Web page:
Speaking on a panel at the opening of Visionary, Irish conceptual artist and cryptoart pioneer Kevin Abosch emphasised a different aspect of Franke’s oeuvre. “It’s taken a long time to understand the emotional value of his work,” he said, before addressing Franke directly with, “It’s almost impossible to create something using generative tools and it to not look like something you’ve done, Herbert! He’s done it all.”

The long wait for recognition has done little to dim Franke’s sense of gratitude… or humour. One week into his time on Twitter he posted; “I am overwhelmed by your praise for my early work. Too bad I’m no longer 80. Charged with so much energy from your positive response, I would have started something completely new…”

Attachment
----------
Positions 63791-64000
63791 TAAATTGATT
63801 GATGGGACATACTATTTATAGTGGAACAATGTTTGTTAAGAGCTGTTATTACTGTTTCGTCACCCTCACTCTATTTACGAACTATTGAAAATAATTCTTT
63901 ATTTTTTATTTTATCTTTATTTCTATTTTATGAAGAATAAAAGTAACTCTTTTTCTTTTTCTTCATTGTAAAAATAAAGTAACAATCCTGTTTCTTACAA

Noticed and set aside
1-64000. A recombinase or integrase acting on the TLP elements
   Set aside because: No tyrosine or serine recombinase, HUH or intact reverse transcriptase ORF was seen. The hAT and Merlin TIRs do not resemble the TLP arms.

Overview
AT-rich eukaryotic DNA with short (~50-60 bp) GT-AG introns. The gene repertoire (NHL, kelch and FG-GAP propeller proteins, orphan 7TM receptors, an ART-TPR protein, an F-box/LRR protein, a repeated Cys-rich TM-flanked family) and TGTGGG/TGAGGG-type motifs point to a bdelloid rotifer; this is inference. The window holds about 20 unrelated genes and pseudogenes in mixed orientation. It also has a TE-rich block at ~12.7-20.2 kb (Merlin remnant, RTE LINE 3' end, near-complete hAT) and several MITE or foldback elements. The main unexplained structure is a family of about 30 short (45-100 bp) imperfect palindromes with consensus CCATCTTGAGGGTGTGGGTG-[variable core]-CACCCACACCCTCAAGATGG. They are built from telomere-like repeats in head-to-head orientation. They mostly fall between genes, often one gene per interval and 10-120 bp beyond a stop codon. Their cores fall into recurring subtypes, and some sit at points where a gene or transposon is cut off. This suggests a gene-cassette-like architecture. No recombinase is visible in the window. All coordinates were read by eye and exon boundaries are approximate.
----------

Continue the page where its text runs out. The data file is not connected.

Steve Taylor writes about cities, music and urban culture. He recently started a PhD on underground music scenes and the future city

Visionary is at Francisco Carolinum Linz until 12 June